Monthly Archives: September 2008

Civics, Politics in SecondLife

I wa slooking for a project for my undergraduate research studnet to work on.

The SL researchers listserv had a good suggestion.

Request:

He is interested in politics or civic discourse in virtual worlds.

Ideally, it would be a sim, island, community with either robust internal debate, or an explicit goal of being a forum, an agora of civics.

He would be doing some virtual ethnography to explore how expressiveness, community, and technology relate to political discourse.

And the first response form a Law School Professor:

1) If he hasn’t done already, he should read Tom Boellstorff’s book, Coming of Age in Second Life, which is a good example of doing ethnography in SL.

2) He might look into the Coalition of Democratic Sims (or something like that), which is a group of sims that have instituted some form of democratic governance.

I hope he keeps us posted on his work. It should be very interesting.

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Filed under Information and Communication Technology, Politics, Power, Activism, Research, virtual worlds

CEO murdered by mob of sacked Indian workers

CEO murdered by mob of sacked Indian workers – Times Online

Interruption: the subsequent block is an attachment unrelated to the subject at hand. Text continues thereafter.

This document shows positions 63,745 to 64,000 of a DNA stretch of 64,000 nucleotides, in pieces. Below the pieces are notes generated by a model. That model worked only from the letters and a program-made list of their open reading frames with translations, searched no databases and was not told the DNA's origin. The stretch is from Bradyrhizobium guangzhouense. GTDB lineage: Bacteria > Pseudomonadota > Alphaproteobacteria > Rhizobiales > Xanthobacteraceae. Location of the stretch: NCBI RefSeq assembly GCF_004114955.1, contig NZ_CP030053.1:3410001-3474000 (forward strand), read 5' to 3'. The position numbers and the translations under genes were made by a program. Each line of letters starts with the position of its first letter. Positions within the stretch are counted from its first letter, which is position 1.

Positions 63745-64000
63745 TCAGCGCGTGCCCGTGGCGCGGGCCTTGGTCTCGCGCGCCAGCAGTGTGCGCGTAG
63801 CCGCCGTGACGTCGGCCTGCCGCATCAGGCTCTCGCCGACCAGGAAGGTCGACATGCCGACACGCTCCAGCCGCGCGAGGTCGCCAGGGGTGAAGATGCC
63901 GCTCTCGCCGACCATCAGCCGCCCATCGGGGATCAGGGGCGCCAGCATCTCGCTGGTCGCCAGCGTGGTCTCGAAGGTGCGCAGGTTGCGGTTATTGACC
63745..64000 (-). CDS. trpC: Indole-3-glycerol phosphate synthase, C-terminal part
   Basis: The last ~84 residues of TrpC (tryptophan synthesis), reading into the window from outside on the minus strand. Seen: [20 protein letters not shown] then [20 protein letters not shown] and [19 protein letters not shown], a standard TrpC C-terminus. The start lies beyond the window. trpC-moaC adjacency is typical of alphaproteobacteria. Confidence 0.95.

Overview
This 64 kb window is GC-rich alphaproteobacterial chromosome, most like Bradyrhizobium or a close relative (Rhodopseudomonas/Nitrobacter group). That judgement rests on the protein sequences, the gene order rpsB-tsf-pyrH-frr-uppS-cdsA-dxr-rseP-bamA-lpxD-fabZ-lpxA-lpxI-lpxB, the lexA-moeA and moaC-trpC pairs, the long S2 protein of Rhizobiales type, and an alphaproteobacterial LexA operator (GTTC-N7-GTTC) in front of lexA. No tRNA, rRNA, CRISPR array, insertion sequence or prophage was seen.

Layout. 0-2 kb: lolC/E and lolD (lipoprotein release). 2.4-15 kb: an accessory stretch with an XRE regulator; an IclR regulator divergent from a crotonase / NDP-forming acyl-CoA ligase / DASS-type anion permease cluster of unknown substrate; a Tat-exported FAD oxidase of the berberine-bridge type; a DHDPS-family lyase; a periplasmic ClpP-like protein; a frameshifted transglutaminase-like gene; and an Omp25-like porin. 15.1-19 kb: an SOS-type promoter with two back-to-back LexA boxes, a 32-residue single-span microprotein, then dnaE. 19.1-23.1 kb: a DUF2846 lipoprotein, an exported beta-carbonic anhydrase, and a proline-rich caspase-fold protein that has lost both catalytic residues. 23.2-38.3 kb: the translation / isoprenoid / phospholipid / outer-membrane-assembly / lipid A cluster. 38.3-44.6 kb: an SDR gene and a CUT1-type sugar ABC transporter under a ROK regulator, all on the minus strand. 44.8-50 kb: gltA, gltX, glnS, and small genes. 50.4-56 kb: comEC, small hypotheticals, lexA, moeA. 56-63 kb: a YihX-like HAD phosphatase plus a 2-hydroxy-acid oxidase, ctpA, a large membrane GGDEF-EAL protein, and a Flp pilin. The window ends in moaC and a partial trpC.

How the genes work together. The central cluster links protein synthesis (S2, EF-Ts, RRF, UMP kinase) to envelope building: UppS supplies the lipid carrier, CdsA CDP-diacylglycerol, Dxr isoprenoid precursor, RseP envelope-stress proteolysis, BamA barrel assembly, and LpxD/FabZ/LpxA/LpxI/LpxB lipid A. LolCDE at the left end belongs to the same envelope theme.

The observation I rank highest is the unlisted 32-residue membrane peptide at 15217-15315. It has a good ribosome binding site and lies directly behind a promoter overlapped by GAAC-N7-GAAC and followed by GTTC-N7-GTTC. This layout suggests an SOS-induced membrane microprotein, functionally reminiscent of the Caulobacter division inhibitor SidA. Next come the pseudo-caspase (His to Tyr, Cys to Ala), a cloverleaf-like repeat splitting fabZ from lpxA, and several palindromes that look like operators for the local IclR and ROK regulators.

Corporate India is in shock after a mob of workers bludgeoned to death the chief executive who sacked them from a factory in a suburb of Delhi.

Does this sound like 19th centruy America and labor unrest in the gilded age?

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Filed under Protest, Resistance, sociology

Conservatives Try New Tack on Campuses – NYTimes.com

Conservatives Try New Tack on Campuses – NYTimes.com
These initiatives, like the Program in Western Civilization and American Institutions at the University of Texas, Austin, or a project at the University of Colorado here in Colorado Springs, to publish a book of classic texts, are mostly financed by conservative organizations and donors, run by conservative professors. But they have a decidedly nonpartisan and nonideological face.

I’ll have to say more later…

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Filed under Uncategorized

Meanwhile, war in Pakistan

Great.

Pakistani Troops, Tribesmen Fire On US Helicopters
Pakistani troops and tribesmen opened fire on two U.S. helicopters that crossed into the country from neighboring Afghanistan, intelligence officials said Monday.

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Filed under Military, Politics, Power, Activism, Terrorism

0% almost never appears in public polls

The National Economy
No Americans say that the national economy is getting better, 13% say it is staying the same, and 82% say the national economy is getting worse.